Cuts and climate change hit Amazon hard
Some parts of the Amazon rainforest are now emitting more carbon than storing it.
Researchers suggest that deforestation and regional climate change are threatening the atmospheric carbon buffering potential of the Amazon rainforest.
The Amazon rainforest represents the greatest expanse of tropical forest in the world.
As a result, the region plays a vital role in helping to accumulate and store atmospheric carbon.
Factors such as human-induced deforestation and climate change are thought to have stimulated a decrease in the capacity of the carbon sink and altered the local balance of carbon gases, which is indicative of the health of an ecosystem.
Researchers from Sao Paulo have collated aircraft observations of carbon dioxide and carbon monoxide concentrations in the troposphere — the lowest layer of the Earth’s atmosphere — above Brazilian Amazonia from 2010 to 2018.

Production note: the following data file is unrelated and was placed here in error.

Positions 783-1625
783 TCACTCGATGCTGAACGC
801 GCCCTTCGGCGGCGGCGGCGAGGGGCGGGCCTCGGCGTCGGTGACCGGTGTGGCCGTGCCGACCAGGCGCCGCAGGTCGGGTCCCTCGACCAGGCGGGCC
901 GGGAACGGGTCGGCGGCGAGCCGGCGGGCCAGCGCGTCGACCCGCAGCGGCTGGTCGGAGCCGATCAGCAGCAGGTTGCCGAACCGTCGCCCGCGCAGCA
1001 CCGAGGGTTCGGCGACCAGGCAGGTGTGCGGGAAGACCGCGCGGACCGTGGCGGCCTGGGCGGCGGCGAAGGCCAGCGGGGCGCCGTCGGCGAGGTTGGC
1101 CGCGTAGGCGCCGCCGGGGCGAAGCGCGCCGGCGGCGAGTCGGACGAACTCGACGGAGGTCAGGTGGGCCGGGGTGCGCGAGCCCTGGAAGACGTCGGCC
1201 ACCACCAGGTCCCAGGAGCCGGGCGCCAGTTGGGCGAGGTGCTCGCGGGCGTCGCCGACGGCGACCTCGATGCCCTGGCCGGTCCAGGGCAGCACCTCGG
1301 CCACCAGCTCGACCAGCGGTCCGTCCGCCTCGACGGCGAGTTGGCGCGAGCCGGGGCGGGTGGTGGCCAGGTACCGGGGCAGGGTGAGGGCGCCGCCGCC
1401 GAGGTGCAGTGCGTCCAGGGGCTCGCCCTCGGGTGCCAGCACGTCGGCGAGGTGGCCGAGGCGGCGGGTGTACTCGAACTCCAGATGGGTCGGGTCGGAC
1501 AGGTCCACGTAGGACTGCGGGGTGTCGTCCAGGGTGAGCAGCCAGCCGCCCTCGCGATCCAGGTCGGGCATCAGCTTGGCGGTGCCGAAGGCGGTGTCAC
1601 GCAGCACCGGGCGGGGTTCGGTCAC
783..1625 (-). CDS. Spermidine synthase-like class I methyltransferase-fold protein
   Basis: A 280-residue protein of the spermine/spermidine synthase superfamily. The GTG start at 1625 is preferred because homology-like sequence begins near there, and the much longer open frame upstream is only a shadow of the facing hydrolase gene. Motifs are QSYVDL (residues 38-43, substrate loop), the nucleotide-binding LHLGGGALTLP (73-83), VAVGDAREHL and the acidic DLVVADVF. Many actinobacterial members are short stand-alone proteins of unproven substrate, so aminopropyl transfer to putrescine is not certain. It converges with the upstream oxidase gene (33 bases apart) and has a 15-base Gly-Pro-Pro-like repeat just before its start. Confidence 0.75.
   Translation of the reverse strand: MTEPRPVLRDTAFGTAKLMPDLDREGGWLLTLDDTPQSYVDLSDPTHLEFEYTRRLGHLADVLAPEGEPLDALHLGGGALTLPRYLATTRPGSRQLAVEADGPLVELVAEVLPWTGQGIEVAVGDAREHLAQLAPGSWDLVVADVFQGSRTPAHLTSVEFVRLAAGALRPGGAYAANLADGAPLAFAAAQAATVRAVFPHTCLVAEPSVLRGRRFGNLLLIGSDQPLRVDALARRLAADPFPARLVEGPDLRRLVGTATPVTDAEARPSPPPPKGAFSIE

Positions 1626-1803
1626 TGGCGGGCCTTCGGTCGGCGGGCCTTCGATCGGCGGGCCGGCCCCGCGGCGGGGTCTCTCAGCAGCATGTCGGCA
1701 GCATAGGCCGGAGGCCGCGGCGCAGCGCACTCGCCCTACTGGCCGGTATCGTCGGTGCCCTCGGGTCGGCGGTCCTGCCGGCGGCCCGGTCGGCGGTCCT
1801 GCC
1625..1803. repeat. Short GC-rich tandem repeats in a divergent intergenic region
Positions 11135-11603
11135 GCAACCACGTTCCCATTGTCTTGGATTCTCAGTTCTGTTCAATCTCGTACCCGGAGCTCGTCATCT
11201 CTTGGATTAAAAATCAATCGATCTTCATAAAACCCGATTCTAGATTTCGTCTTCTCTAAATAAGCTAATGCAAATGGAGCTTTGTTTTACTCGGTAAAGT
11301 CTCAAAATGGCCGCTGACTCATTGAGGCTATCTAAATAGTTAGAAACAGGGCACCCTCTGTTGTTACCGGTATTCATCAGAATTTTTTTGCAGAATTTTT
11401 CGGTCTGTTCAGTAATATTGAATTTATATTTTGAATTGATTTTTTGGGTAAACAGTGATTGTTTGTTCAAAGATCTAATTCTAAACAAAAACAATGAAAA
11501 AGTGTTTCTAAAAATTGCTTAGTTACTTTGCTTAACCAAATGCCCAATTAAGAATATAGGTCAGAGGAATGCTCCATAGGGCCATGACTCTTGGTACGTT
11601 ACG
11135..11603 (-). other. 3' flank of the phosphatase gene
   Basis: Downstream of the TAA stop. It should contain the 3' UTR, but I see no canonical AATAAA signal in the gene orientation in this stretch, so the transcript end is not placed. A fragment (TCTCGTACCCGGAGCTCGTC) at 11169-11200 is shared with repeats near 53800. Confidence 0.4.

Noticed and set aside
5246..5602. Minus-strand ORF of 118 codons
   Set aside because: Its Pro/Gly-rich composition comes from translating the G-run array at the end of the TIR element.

Analysis of over 600 vertical profiles (extending from the surface to around 4.5 km above sea level) at four sites revealed that total carbon emissions in eastern Amazonia are greater than those in the west.
More specifically, southeastern Amazonia is pinpointed as a particular net carbon emitter, switching from being a sink to being a substantial carbon source over the study period.
The authors propose that stress inflicted on local ecosystems and an increase in fire occurrence - promoted by an intensification of the dry season and an increase in deforestation - may be responsible for these higher eastern carbon emissions.
By revealing an association between deforestation and climatic changes across Amazonia, this study suggests that such interactions may have lasting, negative consequences for both the carbon balance of the region and the fragility of its ecosystems.